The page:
How The MQTT Protocol Works with IoT
The key to IoT implementations is the ability to transmit data via a network from a sensor or device to computer systems that log, store and act on the information ranging from data from connected cars on the road to performance readouts for machinery on factory floors. MQTT provides lightweight, timely and reliable IoT messaging. “The MQTT protocol is the de-facto standard for IoT messaging,” explains HiveMQ documentation. “Standardized by OASIS and ISO, MQTT publish/subscribe protocol provides a scalable and reliable way to connect devices over the Internet.
Today, MQTT is used by many companies to connect millions of devices to the Internet.” For a deep dive into MQTT and how it powers IoT, HiveMQ provides a 72-page Ebook, MQTT Essentials, detailing the operations and management of IoT applications using the standard.
How HiveMQ Supports IoT
HiveMQ supports IoT by providing companies with technology that makes it possible to securely move data from device to cloud. The company’s flagship product, HiveMQ, is an MQTT-based messaging platform designed for the fast, efficient, and reliable bi-directional movement of data between devices and the cloud. Learn more at hivemq.com.
IoT Device Case Studies
Here are some IoT device case studies:
"Any connected product will need some type of publish/subscribe bi-directional communications that can be supported over different network topologies. HiveMQ and MQTT is the best solution we have found in the industry. It is a standards-based approach so we don’t worry about vendor lock-in. The other alternative is to build your own connectivity solution but that is a non-trivial task that takes time, a lot of resources and is prone to errors. If you are building an IoT solution and looking for a reliable, scalable and also flexible publish/subscribe system, I would definitely recommend using HiveMQ."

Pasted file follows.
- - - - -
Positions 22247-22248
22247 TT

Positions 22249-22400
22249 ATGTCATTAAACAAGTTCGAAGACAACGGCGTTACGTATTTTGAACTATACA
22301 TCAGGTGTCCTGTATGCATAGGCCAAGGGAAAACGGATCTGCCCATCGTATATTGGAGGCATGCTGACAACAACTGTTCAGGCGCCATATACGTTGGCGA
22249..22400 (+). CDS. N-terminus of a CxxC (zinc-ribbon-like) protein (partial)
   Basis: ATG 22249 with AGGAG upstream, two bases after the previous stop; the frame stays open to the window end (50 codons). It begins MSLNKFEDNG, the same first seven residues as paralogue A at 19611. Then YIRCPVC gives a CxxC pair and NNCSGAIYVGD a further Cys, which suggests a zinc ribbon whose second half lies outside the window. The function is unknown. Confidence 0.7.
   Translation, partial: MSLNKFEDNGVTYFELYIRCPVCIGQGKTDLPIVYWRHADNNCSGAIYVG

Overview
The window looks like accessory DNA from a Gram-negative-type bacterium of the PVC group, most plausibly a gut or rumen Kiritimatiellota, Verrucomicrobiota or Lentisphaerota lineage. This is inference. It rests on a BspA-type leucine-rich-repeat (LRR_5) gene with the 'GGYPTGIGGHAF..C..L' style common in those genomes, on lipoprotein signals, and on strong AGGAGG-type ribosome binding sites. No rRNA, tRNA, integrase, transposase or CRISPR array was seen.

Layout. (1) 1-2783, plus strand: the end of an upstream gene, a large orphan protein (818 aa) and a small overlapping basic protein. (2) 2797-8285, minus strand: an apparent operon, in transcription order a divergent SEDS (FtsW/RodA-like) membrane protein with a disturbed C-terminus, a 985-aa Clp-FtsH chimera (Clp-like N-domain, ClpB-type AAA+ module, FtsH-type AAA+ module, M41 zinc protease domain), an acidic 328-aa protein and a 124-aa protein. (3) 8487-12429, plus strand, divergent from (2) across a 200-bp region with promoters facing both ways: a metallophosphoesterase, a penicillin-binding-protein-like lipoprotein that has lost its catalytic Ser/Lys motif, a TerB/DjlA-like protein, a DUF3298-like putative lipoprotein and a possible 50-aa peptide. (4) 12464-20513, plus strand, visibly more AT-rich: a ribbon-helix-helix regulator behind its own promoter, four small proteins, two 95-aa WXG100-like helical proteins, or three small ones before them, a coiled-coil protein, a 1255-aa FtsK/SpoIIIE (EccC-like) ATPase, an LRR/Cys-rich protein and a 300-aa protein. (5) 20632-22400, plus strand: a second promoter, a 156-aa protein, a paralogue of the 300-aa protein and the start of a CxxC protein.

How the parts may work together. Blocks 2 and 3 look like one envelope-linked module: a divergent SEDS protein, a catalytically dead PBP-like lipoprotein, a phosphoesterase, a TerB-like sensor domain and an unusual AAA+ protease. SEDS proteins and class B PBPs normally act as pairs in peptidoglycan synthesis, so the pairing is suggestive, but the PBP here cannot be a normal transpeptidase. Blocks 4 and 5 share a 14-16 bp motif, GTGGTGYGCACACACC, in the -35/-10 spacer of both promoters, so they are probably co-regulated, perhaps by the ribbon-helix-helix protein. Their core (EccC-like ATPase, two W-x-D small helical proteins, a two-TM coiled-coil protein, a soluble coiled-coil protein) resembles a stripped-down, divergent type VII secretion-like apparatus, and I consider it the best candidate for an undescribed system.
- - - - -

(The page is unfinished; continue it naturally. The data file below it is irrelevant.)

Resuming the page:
- Simon D. Kim, Director of Software Engineering at Awair, on a HiveMQ Case Study
"MQTT makes it easy to redesign the tablet for different use cases. Abstracting the technology for different modules of automation and configuring different levels of rules is extremely simple in MQTT, both on the local device level and on the server. We plan to introduce version 2 of our tablet in the near future and will definitely continue with MQTT and HiveMQ."
- Henri Leménicier, Research and Development, Arkéa On Life, on a HiveMQ Case Study
"The potential for our automotive industry partners to develop new services with this data approach is nearly unlimited. We find MQTT is a reliable and cost-effective protocol for moving the data between the car and the cloud."
- Dr. Etienne Costa-Patry, IAV Technical Consultant, on a HiveMQ Case Study
About Richard Seeley
Richard Seeley is a journalist covering business computing technology. As an editor at 1105 Media Inc., he wrote articles for publications including IoT Dev 360, Application Development Trends, and Remond Magazine, as well as Redmond Intelligence white papers. Prior to 1105, he was a news writer for TechTarget covering Web Services.Contact HiveMQ